Satellite voting centers for displaced Louisiana voters will not be set up around the state for the November congressional primaries, but a state election official says mail ballots will still be allowed. Ten satellite voting centers opened for voters who couldn't make it back to New Orleans for the April citywide election and the May runoff, but that was a one-time deal, says Jennifer Marusak of the secretary of state's office. Mailed absentee ballots, which have been used for decades, can still serve as long-distance proxies -- if voters request them. "We contacted all of these voters already when we did it for New Orleans," Marusak says. "We sent instructions to everybody, telling them to contact their registrar or clerk to see how they could participate." There are no plans to mail out another set of instructions, Marusak says. There's also no chance the candidates could get hold of the mailing list, which was compiled by FEMA and confined to government use only. "It's a bum list anyway," Marusak says, noting that it dates from last December and hasn't been updated since. -- Alford
The Orleans Parish chapter of the Alliance for Good Government will host a public forum featuring statewide candidates and issues on the Sept. 30 special election ballot on Wednesday night (Aug. 30) at Loyola University's Roussel Hall. Candidates for state insurance commissioner face off first at 7:15 p.m., candidates for secretary of state begin at 8 p.m. and the Committee for 1 Greater New Orleans will close the forum with a presentation in support of the proposed constitutional amendment to consolidate area levee boards. "The insurance commissioner's race is very important because affordable homeownership insurance is on everybody's mind right now," says local Alliance president Robert Moffett. "The Secretary of State runs Louisiana's elections. Anybody living in Orleans Parish knows you can't take an orderly election for granted anymore." Admission to Alliance forums is free and open to the public. For more information, call 822-2224. -- Johnson
Critics Still Wincing
State officials are challenging a report by Forbes.com that ranks Louisiana as the worst place to do business. Meanwhile, New Orleans and the state are taking a beating in other financial media reports pegged to the one-year anniversary of Hurricane Katrina. An article in Fortune details the city's sluggish recovery and covers familiar ground, taking particular aim at the city's elite. "For years the city's debs-and-dinner-parties set was proudly insular, its attention focused on its own affairs even as the city decayed. Corruption, inefficiency and crime were the subject of ironic jokes over cocktails, not protests." Katrina has since made self-reliant activists out of rich and poor locals alike, the article suggests, but more effective government is needed. "New Orleans' best chance for recovery may lie in its reawakened sense of community because government, it is now clear, will not act unless pushed hard." The Financial Times of London reports increased racial tensions in post-Katrina New Orleans as well as a resurgence of crime and the nation's apparent indifference to the city's chronic poverty. Tulane University historians Lance Hill and Douglas Brinkley provide analyses. -- Johnson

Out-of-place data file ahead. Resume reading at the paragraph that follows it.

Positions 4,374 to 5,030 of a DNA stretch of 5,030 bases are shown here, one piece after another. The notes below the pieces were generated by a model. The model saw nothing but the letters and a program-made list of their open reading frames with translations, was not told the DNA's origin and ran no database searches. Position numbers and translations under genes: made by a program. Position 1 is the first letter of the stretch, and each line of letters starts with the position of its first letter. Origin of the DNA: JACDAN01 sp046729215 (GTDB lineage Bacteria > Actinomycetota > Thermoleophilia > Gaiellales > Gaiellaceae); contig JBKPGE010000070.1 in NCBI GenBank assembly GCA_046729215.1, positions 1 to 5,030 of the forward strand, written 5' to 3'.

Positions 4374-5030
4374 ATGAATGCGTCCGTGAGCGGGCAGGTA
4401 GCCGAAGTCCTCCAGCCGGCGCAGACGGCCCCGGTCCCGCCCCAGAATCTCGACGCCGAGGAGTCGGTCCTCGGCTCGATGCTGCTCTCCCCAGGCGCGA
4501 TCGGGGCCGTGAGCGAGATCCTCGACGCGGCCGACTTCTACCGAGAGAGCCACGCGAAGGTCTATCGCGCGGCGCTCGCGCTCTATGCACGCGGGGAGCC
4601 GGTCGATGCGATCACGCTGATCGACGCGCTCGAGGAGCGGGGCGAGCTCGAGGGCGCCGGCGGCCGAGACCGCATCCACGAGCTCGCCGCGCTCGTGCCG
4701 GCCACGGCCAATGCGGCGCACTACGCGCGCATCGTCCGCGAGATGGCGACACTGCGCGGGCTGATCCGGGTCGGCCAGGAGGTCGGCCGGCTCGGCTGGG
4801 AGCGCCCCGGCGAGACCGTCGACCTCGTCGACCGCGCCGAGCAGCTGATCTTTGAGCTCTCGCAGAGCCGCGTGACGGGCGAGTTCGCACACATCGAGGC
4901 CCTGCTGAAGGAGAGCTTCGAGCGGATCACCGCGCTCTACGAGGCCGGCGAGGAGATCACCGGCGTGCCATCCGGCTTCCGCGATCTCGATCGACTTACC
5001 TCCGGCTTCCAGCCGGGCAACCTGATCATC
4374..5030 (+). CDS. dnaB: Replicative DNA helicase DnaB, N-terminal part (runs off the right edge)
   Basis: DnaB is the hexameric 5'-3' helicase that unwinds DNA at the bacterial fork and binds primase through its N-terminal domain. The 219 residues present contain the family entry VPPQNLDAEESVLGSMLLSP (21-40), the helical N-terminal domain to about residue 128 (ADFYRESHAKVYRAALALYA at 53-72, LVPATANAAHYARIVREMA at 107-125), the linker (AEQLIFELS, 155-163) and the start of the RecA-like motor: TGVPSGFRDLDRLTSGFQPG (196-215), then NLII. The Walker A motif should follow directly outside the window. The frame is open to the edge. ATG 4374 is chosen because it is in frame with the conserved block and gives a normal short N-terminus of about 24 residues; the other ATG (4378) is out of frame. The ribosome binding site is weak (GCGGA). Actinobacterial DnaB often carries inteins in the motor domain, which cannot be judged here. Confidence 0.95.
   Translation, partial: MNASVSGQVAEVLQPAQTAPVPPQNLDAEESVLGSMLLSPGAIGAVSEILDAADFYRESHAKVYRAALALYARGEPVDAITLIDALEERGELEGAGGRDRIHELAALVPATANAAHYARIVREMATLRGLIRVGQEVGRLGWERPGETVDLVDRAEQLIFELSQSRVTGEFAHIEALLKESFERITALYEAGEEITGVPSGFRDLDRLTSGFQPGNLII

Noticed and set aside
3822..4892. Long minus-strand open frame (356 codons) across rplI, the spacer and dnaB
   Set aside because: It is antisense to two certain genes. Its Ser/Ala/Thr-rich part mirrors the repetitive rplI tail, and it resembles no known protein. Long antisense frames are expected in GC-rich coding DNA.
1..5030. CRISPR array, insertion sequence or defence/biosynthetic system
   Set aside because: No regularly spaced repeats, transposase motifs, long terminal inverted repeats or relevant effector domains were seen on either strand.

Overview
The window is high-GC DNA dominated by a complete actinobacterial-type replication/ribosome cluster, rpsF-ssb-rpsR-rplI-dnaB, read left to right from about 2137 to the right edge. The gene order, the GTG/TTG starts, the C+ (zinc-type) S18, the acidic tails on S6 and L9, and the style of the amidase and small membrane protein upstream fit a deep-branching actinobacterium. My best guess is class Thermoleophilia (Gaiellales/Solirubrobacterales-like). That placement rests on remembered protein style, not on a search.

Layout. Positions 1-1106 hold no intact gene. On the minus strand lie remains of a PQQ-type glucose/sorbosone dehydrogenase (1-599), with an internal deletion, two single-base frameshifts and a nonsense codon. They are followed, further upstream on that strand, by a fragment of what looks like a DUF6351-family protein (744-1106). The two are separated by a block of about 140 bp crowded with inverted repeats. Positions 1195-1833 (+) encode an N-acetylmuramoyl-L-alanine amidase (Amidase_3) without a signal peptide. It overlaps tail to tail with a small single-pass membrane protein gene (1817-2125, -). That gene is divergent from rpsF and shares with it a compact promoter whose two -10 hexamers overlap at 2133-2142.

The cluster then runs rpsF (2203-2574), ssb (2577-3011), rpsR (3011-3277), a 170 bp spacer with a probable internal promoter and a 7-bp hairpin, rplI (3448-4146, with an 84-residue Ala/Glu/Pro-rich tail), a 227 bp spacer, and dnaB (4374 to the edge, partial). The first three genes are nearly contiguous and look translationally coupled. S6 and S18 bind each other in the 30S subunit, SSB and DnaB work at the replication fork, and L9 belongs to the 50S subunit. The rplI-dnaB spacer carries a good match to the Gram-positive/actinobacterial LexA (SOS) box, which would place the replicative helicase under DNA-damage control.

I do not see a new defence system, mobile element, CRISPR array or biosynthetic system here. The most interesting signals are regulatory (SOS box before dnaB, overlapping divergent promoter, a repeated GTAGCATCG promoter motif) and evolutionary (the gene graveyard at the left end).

Ethics Board Blesses Marriage, Not Clients
Former state Rep. Arthur Morrell, a Democrat who is now Clerk of Criminal District Court in New Orleans, was no stranger to the state Ethics Board when he was serving in the lower chamber. The board ruled that he used his position in the Legislature to help his law clients, and Morrell says he is awaiting another hearing based on new evidence in that case. Meanwhile, the Ethics Board has blessed Morrell's dealings with, of all people, his wife -- professionally, at least. The board ruled earlier this month that Cynthia Hedge-Morrell, a member of the New Orleans City Council and chair of the council's Budget Committee, could still participate in a decision-making capacity on matters involving the Clerk of Criminal Court's office. -- Alford
Buy the Numbers?
Shreveport demographer Elliott Stonecipher says one population survey due out soon is troublesome because the state is co-sponsoring it. The forthcoming survey is a cooperative endeavor between the Centers for Disease Control, the U.S. Department of Health and Human Services, the Census Bureau and the Louisiana Recovery Authority. "That really worries me," Stonecipher says of the LRA's involvement. "I think they might be acting too positive." Stonecipher says that because federal funding is linked to population counts, the state would naturally want higher figures. He says he's concerned about blue-collar workers and illegal immigrants giving what amounts to false readings on south Louisiana's population counts. Meanwhile, Lester Brown, president of the Earth Policy Institute, is touting a study that identifies Katrina's mass migration as the first exodus of "climate refugees" in the world. Brown estimates that 250,000 of the one million Gulf Coast residents who fled Katrina will not return. They are refugees, he says, because they represent a class of people driven from their homes because of inclement weather associated with global warming. -- Alford